Mayor defends public over private interests
Published: Sunday, March 11, 2012
Updated: Sunday, March 11, 2012 16:03
It's been pretty apparent that the leaders in Tallahassee don't like transparency. They do, however, like their special interests. That's why when Orange County Mayor Teresa Jacobs demanded accountability from Central Florida's largest private interests, the Florida House of Representatives demanded her removal.
Let me be clear: I'm not Jacobs' biggest fan. There is quite a lot we disagree on, and we come from diverging sides of the political spectrum.
But there is something I detest more than any one elected official, and that's the Orlando Regional Chamber of Commerce, as well as its parent organization, the Central Florida Partnership. According to its website, the Central Florida Partnership is a collaboration of business and civic leaders that aims to turn "ideas" into "results."
These ideas include using public money to find ways private institutions can bypass "regulatory barriers," or laws put into place to protect the citizens of Central Florida. That's an idea that Orlando Sentinel's Jim Stratton said became a reality and produced some results. Results for private companies, that is, not the people.
That's why I was elated when I heard Jacobs requested accounting of expressway money given to the Partnership and its "line of business." It's great to see our local public official make government and businesses accountable to the people of Central Florida. Jacobs is a board member on the Orlando-Orange County Expressway Authority. The Sentinel's Scott Maxwell said that the position gives her much more clout when requesting these records.
That clout was definitely felt. As soon as Jacobs sent in her request, the Central Florida Partnership started damage control. President Jacob Stuart emailed the group's investors to ensure them that their records were safe, secure and welcome to scrutiny. He also praised the "Open for Business" program, which used public money to serve the private interests just mentioned, according to a Sentinel blog post.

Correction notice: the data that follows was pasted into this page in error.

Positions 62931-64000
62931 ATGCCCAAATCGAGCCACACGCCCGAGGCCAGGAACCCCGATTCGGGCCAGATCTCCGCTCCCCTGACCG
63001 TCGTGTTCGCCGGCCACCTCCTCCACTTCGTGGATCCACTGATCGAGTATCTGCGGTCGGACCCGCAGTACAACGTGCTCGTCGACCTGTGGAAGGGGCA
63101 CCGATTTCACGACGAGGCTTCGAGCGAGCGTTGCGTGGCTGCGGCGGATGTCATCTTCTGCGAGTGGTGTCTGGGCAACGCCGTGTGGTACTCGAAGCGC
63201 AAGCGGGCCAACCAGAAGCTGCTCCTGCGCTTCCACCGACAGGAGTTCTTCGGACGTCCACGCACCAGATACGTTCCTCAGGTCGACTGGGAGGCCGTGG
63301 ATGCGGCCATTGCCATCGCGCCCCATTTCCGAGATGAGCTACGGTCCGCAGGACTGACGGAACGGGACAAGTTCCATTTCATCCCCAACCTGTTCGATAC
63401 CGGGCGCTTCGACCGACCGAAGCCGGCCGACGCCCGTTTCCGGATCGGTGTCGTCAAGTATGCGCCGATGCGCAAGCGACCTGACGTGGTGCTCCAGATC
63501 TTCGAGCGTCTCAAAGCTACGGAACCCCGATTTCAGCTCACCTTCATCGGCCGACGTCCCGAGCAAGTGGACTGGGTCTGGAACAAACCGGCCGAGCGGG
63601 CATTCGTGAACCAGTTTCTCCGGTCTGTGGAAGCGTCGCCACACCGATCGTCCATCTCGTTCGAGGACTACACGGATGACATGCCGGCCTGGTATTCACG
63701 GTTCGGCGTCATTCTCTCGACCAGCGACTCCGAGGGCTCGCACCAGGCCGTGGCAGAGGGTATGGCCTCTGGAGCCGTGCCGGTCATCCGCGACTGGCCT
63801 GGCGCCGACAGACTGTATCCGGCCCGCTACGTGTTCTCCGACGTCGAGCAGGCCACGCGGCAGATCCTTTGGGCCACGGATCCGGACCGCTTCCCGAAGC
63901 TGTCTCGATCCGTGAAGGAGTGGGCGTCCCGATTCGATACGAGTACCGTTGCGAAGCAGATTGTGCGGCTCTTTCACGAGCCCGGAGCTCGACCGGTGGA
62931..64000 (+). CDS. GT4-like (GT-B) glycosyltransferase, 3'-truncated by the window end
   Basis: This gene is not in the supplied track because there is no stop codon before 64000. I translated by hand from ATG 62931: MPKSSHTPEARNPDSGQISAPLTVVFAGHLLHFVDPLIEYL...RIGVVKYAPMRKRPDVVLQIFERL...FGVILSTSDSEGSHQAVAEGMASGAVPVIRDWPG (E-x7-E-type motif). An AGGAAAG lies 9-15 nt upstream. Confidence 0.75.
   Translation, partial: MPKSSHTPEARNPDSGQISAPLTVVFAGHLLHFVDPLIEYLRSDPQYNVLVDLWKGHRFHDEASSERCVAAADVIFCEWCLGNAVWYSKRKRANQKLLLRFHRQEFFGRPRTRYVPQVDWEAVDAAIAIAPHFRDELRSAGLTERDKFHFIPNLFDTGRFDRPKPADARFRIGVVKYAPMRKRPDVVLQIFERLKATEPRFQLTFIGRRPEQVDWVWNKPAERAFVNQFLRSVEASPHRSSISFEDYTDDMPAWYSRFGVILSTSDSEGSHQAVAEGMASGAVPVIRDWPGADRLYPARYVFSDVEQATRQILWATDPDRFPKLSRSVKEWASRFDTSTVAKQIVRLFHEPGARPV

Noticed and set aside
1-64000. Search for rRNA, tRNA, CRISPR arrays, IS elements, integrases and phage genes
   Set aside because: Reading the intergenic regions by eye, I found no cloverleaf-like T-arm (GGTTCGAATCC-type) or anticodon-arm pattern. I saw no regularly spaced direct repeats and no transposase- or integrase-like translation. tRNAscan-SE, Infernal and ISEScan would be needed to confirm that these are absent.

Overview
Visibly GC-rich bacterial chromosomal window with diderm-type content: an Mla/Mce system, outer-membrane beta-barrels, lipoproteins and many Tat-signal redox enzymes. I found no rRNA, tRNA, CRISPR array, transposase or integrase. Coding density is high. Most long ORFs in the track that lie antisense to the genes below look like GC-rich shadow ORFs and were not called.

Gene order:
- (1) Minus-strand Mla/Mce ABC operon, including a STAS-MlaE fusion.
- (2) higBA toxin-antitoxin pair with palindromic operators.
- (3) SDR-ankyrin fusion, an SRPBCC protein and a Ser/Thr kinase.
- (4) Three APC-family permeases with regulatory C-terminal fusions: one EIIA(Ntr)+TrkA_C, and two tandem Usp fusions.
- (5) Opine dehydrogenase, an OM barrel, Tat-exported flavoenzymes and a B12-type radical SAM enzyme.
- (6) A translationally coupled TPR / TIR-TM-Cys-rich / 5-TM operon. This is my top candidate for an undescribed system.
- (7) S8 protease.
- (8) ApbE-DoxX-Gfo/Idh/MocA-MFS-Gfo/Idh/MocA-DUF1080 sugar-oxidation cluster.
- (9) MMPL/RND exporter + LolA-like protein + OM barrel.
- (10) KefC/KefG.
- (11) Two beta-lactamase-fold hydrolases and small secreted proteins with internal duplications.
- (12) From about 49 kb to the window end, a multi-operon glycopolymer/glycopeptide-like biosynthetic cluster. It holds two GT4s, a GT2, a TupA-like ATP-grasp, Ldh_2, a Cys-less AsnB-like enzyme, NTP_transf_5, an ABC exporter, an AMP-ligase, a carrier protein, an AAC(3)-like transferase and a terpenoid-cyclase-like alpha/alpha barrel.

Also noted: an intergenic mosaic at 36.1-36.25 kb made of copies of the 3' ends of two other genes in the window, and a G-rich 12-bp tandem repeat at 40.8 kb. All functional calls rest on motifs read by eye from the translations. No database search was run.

But apparently the Central Florida Partnership has even more clout. In fact, after digging deeper, it is apparent they have direct connections not only with the Chamber of Commerce but future Republican Speaker of the House, Rep. Chris Dorworth – who, by the way, also faces corruption allegations by local leaders of the Florida Tea Party.
This is why, days after Jacobs requested these records, the Florida House passed, with no debate, a bill that would force Jacobs to leave the Expressway Authority Board by July 1.
The sponsor and supporters of the bill claim it will ensure transparency and accountability. They say that an elected official has too many special interests to be on such a board. But I say this move is a vindictive attempt to punish a local official who refuses to play by the same old and corrupt rules.
The latest reports show that the Florida Senate will not pass this bill, and Jacobs will likely stay on the Board, but I feel the damage is already done. It's pretty clear to me that private interests run Tallahassee, and anyone with the courage to challenge those interests will face consequences, especially if Dorworth is Speaker.
I urge all of our elected officials to follow in Jacobs' example. We must hold private interests accountable and ensure that public money is spent on the public good.